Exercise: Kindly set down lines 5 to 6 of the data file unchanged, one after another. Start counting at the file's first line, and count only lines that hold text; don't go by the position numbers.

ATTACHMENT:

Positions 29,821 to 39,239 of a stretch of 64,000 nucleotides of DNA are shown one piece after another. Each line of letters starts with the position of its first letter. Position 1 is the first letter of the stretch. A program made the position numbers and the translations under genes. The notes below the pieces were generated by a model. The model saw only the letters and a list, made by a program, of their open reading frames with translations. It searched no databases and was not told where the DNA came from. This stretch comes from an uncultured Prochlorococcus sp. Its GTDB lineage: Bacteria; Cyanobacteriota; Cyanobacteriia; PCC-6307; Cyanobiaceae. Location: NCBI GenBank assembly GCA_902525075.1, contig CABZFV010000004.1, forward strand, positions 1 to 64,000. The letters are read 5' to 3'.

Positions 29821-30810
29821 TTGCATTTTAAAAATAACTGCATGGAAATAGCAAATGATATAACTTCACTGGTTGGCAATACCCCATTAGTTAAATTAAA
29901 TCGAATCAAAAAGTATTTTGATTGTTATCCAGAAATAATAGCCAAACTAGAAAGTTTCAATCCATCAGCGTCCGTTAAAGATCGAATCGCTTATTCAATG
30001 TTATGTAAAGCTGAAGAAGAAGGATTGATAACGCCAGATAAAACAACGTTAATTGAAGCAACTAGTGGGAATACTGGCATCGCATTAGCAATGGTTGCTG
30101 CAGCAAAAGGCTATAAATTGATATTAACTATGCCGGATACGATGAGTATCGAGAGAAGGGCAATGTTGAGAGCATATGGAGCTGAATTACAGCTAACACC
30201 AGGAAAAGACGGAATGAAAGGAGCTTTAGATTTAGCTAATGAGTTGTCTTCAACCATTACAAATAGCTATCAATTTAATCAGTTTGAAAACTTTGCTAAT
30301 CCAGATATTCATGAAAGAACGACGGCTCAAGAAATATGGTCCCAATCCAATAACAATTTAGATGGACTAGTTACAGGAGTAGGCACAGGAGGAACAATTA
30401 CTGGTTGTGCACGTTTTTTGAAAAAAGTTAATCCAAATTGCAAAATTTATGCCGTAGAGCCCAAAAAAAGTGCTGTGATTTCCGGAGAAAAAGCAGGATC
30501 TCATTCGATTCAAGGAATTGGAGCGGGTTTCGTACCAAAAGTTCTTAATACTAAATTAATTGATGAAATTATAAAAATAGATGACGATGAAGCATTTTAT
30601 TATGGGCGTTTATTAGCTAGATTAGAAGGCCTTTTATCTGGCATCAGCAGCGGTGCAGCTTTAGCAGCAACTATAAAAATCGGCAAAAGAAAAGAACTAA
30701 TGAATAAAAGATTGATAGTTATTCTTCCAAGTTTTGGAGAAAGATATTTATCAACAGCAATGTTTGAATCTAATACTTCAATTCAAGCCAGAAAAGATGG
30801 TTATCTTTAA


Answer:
30001 TTATGTAAAGCTGAAGAAGAAGGATTGATAACGCCAGATAAAACAACGTTAATTGAAGCAACTAGTGGGAATACTGGCATCGCATTAGCAATGGTTGCTG
30101 CAGCAAAAGGCTATAAATTGATATTAACTATGCCGGATACGATGAGTATCGAGAGAAGGGCAATGTTGAGAGCATATGGAGCTGAATTACAGCTAACACC